Even with all of these tactics on hand I must admit that I still struggle on a regular basis. Undoing decades of eating the Standard American Diet doesn’t happen overnight, and I have to remind myself that I’m still a very new plant-based eater. I am not an authority on the subject, I merely work each day to better understand and implement this lifestyle in a way that works for me. Though I miss all of my indulgent vices dearly, I have found that I am happiest when they’re out of the picture. I owe it to myself to value my health above any passing craving, and I will continue to pursue a plant-powered life as long as I continue to reap the benefits.



A few of my favorite sites:

  • The Kitchn – Great recipes, how-to’s, and kitchen tips
  • Forks Over Knives – A powerful film and all around inspirational resource for going plant-based
  • StillTasty – Learn how long every piece of produce stays fresh, and how to store it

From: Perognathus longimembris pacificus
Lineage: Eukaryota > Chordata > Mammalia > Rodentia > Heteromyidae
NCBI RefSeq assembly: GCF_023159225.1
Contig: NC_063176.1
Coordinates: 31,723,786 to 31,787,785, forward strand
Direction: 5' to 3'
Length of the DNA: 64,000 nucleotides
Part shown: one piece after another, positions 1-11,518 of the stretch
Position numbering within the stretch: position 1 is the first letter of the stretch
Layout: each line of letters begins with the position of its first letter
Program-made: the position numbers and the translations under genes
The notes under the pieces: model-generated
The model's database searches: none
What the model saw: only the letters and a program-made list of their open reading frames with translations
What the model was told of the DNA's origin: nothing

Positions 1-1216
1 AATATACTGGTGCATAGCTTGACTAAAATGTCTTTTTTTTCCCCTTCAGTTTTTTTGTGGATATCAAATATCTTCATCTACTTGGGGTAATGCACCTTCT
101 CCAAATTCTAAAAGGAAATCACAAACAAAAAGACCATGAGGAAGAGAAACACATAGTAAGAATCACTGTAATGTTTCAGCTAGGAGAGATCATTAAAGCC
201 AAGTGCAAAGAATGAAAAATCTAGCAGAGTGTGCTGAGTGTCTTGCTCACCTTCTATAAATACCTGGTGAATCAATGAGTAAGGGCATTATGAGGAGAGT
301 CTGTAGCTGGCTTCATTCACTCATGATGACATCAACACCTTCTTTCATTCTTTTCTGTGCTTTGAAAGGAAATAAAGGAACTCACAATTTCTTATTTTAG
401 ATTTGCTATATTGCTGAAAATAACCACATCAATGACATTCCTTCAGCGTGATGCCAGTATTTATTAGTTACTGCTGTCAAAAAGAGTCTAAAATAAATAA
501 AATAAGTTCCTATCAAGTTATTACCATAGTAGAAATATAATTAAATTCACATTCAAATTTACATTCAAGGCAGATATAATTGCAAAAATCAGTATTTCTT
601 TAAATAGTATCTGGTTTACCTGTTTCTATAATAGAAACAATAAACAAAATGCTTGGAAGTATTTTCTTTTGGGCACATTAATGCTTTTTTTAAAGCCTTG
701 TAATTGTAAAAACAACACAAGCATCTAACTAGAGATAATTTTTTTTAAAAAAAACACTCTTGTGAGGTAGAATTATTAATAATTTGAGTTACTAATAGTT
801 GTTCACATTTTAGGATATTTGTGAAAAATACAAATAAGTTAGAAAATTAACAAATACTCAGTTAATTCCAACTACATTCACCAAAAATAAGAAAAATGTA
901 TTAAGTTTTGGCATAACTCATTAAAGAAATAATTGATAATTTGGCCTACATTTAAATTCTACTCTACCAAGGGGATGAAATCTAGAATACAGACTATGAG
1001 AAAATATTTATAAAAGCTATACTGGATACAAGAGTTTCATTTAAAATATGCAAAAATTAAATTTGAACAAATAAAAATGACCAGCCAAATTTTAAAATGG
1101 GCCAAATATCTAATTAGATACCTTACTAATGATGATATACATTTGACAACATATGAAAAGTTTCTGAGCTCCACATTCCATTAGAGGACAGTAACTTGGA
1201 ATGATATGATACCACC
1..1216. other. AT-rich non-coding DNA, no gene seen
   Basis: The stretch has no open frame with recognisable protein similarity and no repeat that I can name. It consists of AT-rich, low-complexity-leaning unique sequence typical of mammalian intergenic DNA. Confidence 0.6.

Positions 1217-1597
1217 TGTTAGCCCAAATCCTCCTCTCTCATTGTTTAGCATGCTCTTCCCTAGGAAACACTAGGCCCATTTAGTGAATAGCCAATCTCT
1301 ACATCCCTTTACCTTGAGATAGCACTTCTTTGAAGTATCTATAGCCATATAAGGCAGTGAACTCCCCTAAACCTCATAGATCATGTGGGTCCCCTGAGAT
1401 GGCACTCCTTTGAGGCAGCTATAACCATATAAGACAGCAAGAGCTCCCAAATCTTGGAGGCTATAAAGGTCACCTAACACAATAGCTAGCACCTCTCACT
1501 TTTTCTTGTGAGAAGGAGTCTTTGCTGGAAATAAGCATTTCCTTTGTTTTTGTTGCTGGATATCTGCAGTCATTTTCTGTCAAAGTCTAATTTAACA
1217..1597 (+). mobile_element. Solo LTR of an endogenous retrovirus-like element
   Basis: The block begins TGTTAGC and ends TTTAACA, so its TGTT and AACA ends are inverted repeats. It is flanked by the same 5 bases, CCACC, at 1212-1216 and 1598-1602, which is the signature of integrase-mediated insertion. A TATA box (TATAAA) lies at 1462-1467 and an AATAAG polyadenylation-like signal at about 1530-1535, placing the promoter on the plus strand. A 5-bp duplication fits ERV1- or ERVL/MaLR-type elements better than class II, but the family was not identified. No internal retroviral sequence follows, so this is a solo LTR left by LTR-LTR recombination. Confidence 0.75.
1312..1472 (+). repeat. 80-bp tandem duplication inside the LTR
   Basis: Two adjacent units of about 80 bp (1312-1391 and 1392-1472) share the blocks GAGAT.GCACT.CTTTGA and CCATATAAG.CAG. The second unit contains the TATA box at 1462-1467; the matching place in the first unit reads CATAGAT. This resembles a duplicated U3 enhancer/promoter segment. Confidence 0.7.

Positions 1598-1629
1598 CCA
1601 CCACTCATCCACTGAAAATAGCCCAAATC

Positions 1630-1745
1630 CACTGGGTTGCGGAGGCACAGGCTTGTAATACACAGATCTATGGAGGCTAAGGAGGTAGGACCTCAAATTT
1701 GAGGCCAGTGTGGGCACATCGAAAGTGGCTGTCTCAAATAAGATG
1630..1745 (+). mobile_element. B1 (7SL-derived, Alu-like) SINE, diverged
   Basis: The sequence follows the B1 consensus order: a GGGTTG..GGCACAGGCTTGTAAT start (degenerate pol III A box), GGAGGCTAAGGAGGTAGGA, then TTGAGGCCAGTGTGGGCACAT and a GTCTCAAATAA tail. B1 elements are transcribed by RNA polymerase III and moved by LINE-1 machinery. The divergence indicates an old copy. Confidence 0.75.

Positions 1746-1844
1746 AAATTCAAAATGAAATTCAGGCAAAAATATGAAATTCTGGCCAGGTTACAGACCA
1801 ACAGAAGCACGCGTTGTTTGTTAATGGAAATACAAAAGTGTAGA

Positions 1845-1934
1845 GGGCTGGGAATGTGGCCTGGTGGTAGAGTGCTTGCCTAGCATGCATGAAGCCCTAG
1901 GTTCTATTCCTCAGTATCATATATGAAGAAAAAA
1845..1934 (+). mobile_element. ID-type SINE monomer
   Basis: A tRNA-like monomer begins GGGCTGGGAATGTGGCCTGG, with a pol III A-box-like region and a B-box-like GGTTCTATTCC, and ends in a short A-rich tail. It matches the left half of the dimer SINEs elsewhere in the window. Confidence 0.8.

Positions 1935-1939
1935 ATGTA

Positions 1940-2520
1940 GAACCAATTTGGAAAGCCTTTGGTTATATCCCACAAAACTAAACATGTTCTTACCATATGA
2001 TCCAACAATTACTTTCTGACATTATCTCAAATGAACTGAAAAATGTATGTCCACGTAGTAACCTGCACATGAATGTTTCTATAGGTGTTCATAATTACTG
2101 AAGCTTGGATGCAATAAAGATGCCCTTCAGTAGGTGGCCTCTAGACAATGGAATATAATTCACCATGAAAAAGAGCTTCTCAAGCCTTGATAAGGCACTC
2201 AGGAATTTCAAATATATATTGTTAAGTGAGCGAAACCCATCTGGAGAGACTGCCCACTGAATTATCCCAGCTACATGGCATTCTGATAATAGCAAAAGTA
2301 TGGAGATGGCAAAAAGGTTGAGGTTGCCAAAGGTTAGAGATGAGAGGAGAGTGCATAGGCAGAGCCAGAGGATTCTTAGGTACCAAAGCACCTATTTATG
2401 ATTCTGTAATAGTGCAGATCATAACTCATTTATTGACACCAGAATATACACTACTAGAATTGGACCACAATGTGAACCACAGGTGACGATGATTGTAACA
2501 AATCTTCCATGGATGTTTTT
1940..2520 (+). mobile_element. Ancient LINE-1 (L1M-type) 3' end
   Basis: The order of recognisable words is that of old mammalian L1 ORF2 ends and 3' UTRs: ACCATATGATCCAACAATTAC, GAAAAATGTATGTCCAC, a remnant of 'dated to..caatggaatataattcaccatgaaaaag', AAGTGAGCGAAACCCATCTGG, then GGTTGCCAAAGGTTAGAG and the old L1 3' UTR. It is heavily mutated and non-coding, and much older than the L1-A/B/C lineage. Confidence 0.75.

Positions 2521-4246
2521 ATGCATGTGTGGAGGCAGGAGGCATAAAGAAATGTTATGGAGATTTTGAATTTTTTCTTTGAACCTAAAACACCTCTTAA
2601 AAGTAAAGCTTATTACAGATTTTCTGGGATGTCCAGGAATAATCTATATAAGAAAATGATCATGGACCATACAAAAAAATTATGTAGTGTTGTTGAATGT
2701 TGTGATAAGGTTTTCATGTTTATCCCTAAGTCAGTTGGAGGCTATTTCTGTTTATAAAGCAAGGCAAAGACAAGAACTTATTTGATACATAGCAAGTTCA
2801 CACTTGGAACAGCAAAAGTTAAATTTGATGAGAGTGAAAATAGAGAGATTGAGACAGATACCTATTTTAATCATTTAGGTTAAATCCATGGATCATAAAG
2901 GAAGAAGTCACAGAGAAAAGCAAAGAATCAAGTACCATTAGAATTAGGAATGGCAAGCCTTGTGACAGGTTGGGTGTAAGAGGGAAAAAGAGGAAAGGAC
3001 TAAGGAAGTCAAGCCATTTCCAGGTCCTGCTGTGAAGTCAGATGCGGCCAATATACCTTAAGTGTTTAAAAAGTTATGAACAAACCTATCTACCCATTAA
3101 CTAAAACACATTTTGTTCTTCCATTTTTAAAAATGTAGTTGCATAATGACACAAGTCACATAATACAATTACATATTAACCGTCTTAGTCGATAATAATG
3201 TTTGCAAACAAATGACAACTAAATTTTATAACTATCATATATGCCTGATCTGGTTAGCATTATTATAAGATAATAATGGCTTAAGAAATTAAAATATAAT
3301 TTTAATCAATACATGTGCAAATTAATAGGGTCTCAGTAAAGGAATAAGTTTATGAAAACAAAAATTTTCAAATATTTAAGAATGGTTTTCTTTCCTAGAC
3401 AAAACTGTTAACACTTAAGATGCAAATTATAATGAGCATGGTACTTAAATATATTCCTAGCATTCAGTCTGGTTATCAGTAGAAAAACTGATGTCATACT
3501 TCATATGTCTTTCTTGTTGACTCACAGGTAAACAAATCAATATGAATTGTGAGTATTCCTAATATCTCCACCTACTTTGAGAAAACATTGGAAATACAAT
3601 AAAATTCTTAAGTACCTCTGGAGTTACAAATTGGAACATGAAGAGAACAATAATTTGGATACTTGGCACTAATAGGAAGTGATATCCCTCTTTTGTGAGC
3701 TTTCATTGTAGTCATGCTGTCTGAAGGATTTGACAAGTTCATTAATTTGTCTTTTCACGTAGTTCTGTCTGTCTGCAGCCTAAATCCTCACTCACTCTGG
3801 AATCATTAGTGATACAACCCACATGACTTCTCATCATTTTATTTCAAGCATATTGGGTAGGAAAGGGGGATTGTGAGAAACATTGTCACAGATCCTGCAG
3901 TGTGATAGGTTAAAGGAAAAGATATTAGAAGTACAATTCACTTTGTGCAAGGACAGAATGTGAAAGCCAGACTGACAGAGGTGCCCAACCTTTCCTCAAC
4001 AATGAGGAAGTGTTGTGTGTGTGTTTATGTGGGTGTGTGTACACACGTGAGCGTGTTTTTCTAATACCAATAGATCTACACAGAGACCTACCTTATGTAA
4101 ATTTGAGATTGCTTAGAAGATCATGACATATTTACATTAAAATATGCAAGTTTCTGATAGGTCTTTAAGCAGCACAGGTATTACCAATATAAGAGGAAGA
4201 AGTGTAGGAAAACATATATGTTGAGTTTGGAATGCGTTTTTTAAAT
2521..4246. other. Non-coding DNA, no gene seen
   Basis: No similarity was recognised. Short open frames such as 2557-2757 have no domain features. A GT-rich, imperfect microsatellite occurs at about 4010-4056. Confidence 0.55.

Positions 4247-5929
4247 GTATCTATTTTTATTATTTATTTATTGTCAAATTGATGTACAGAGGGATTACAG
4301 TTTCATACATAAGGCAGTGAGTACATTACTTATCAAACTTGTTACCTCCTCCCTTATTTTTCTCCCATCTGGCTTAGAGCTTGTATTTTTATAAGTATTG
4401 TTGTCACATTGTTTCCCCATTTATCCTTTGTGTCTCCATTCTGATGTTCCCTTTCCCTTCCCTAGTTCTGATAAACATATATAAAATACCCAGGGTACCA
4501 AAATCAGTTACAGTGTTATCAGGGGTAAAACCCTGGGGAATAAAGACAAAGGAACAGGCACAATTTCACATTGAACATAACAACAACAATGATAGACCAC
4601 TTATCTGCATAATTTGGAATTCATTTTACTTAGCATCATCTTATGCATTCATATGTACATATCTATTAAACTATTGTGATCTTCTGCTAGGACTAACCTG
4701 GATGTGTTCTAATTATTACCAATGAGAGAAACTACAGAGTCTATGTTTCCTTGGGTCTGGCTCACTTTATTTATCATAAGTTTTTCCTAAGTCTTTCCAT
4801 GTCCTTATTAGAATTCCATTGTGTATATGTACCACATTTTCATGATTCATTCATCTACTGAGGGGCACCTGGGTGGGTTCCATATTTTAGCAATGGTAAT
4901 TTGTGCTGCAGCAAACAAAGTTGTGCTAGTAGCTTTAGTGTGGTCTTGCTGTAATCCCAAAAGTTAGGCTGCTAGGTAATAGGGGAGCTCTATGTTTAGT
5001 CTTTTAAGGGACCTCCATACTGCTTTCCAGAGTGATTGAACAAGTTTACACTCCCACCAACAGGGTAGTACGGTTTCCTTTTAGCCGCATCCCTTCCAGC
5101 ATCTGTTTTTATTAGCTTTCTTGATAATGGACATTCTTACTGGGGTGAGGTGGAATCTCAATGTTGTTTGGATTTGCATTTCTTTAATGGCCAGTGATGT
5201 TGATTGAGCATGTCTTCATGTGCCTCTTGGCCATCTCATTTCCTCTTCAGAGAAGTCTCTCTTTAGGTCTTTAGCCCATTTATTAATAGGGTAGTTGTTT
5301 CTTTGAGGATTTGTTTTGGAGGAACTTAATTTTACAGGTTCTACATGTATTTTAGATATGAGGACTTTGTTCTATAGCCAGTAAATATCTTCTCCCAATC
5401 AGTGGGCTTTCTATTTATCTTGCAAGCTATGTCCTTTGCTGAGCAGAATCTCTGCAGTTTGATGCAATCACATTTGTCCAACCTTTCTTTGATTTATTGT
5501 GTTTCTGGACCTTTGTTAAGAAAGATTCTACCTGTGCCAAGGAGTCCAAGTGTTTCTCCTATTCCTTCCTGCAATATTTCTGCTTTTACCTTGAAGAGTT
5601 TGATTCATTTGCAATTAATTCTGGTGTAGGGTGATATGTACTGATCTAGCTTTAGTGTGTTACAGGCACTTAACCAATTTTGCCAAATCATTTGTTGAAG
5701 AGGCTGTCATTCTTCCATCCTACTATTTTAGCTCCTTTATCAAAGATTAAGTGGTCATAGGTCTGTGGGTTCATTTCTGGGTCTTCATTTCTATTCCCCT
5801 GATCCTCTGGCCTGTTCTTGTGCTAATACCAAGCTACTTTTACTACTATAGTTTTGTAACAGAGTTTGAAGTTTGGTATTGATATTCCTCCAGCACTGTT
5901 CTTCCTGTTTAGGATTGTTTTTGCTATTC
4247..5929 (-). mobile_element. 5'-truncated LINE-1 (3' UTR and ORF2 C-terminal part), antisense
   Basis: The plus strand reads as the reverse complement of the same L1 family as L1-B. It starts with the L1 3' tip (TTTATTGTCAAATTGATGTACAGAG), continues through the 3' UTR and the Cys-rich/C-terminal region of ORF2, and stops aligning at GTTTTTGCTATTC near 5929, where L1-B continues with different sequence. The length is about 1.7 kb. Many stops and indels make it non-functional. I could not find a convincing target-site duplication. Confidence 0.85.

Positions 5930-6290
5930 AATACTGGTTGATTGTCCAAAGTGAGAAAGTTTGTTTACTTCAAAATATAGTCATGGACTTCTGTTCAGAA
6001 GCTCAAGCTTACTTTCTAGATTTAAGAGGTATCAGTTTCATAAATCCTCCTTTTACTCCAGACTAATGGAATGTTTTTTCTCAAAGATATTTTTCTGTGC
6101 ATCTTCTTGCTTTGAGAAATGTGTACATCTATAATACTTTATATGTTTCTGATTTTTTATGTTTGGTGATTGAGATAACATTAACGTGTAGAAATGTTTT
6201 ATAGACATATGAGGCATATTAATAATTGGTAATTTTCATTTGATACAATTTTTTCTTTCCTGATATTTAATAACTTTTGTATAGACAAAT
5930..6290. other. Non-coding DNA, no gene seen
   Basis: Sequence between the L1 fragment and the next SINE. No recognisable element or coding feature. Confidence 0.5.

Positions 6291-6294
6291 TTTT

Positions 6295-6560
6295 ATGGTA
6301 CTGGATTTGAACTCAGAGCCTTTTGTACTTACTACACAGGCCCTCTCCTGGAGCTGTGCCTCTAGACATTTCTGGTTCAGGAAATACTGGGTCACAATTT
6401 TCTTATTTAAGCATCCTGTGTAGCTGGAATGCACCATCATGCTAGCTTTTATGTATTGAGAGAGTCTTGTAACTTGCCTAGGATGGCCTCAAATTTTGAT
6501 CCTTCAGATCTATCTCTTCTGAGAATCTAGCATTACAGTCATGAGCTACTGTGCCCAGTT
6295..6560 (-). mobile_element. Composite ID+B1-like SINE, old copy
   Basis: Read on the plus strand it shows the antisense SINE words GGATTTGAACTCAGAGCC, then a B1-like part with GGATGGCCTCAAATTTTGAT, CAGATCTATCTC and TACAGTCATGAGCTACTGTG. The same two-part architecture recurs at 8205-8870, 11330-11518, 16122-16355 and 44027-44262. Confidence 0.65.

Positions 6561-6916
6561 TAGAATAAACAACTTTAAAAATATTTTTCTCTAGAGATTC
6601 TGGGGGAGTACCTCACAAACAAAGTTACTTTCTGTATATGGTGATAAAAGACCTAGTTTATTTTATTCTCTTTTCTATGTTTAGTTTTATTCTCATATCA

• Pinterest – The best place to find all sorts of recipe inspiration (link to my favorite personal board, where all the recipes pictured came from)
  • Bon-Appetit – I love the print magazine but their website is also full of how-to’s and tips within their Test Kitchen section

A few of my favorite bloggers & authors:



Betsy Brockett was diagnosed with Mesothelioma at the age of 28, and continues to thrive despite the challenges that cancer has created in her life. Holding a degree in Art & Visual Technology from George Mason University, Betsy expresses herself through writing, photography, painting, pottery, and more. She is most often found cultivating, creating, practicing/teaching yoga, or simply enjoying the beauty of life.

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  1. So before I saw the photo of you next to your peas I had no idea that those plants could grow so high! I’m a new gardener and have a little community plot where I planted peas. I put in this tiny little trellis and have tiny little plants with about 8 peas. ha! saw this photo and am now making myself a 5 foot trellis to replace my little baby one. The more you know…! 😉

  2. eatingwell.com is also a great starting point for recipe ideas. It’s not plant-based but there are a lot of good things that can be found there.